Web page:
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Overweight and obesity are increasingly prevalent in high-income countries, with societal shifts towards sedentary living and poorer quality diets regarded as major contributors to an energy imbalance of increased energy intake and reduced energy expenditure.1 By focusing on the ‘energy expenditure’ side of the energy balance equation, studies suggest that increasing physical activity (PA) levels can be an effective strategy to prevent or minimise weight gain in adults.2 Occupational PA can be an important intervention target as most adults will participate in the labour market at some point of their lives and can spend a third of their day or more at work.
There is mixed evidence for the association between occupational PA and changes in weight gain. It also is unclear whether reverse causation is a possibility, that having a higher weight at baseline is related to a risk of later occupational physical inactivity. The study by Sagelv et al 3 helps fill this research gap. The study of 11 308 participants assessed over three or more consecutive follow-up periods over four decades and found no association between changes in occupational PA and future body mass index (BMI) and weight changes after adjusting for previous PA levels. No effect modification was also found in the association between occupational PA and BMI …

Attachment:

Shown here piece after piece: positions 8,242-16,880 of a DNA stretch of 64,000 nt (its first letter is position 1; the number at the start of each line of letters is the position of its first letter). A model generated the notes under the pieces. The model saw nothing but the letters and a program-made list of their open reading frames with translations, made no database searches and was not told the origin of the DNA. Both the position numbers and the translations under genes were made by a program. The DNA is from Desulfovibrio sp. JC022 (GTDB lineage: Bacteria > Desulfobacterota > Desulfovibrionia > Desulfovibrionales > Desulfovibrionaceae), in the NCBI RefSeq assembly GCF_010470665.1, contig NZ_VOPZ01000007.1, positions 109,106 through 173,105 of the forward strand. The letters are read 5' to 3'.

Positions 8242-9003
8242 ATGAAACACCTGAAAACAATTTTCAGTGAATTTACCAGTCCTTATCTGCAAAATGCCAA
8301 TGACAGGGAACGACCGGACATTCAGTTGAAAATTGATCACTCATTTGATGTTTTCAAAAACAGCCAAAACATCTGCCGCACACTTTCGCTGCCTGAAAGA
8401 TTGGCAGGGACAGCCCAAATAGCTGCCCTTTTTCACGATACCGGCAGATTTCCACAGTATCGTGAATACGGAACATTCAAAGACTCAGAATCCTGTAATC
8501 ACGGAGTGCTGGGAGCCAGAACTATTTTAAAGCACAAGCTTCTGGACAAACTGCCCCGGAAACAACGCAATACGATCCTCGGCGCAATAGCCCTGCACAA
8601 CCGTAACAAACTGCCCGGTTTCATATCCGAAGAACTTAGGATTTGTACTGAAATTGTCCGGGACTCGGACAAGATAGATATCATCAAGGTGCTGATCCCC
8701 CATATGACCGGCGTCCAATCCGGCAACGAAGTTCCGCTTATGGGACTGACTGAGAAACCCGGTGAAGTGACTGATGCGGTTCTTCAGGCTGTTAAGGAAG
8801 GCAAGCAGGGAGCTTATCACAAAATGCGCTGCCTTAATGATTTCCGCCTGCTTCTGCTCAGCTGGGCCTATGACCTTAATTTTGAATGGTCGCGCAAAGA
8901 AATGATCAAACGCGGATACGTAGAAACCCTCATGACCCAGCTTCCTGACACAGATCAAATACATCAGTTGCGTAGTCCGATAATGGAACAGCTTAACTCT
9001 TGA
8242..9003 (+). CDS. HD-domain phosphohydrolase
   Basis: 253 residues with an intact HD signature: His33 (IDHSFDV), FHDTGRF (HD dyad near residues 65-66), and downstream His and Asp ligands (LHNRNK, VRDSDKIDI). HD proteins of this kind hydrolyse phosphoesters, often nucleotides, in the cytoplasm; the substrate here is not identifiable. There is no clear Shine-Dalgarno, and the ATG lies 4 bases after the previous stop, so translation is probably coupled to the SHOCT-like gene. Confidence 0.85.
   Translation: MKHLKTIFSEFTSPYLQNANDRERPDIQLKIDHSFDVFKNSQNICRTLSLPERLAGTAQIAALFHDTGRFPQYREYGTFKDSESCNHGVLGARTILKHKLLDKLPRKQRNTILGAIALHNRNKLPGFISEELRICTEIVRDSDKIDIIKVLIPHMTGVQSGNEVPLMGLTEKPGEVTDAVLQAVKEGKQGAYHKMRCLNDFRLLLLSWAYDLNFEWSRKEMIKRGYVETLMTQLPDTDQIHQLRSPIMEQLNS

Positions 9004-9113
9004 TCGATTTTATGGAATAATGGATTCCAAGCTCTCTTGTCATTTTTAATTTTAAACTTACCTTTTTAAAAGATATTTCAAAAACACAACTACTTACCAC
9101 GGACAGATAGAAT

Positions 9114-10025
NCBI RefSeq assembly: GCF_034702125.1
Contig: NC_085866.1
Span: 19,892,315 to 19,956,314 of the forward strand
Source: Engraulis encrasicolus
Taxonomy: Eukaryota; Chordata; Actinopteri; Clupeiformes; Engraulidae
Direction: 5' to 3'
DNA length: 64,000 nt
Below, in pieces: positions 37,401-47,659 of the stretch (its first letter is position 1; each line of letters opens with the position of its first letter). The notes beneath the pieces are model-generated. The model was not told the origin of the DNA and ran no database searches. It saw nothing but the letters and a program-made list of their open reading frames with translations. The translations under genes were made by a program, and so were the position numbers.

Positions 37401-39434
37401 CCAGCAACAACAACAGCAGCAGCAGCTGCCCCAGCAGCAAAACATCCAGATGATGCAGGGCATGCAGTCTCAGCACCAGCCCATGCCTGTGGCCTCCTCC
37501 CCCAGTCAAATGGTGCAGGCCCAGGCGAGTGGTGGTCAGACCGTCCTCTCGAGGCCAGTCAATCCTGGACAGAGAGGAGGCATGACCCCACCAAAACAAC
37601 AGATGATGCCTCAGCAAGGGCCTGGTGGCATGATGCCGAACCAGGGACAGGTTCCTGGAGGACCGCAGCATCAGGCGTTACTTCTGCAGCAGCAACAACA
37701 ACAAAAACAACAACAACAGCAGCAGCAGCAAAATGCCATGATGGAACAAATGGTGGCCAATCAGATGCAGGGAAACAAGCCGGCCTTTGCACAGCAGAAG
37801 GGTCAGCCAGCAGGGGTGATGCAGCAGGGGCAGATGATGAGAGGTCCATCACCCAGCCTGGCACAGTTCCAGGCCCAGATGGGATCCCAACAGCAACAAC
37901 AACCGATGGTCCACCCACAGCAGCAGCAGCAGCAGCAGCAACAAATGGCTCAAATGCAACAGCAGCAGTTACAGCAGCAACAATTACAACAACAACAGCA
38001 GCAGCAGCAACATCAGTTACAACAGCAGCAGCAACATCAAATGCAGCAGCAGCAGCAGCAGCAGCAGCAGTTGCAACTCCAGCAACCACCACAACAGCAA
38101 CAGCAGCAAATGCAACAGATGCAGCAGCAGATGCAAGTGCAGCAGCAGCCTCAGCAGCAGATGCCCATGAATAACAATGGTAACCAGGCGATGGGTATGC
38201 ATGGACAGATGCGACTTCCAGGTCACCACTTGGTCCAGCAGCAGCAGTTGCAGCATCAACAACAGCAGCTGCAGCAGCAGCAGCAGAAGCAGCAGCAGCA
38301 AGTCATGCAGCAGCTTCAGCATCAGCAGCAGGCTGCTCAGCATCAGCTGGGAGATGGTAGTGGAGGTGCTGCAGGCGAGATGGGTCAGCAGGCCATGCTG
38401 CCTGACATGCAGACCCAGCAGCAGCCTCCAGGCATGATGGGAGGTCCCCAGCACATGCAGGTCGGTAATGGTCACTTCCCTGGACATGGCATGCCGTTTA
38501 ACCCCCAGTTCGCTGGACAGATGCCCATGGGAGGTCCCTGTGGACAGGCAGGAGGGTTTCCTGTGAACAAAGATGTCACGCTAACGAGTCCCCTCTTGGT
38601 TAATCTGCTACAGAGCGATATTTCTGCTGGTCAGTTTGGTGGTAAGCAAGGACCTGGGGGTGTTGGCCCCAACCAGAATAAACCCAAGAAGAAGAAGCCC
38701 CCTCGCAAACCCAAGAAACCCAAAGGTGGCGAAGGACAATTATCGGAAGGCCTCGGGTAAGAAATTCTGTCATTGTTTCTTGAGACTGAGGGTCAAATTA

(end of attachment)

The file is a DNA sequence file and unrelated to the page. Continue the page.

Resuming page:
Contributors AB is the sole author of the manuscript.
Funding The authors have not declared a specific grant for this research from any funding agency in the public, commercial or not-for-profit sectors.
Competing interests None declared.
Patient consent for publication Not required.
Provenance and peer review Commissioned; internally peer reviewed.
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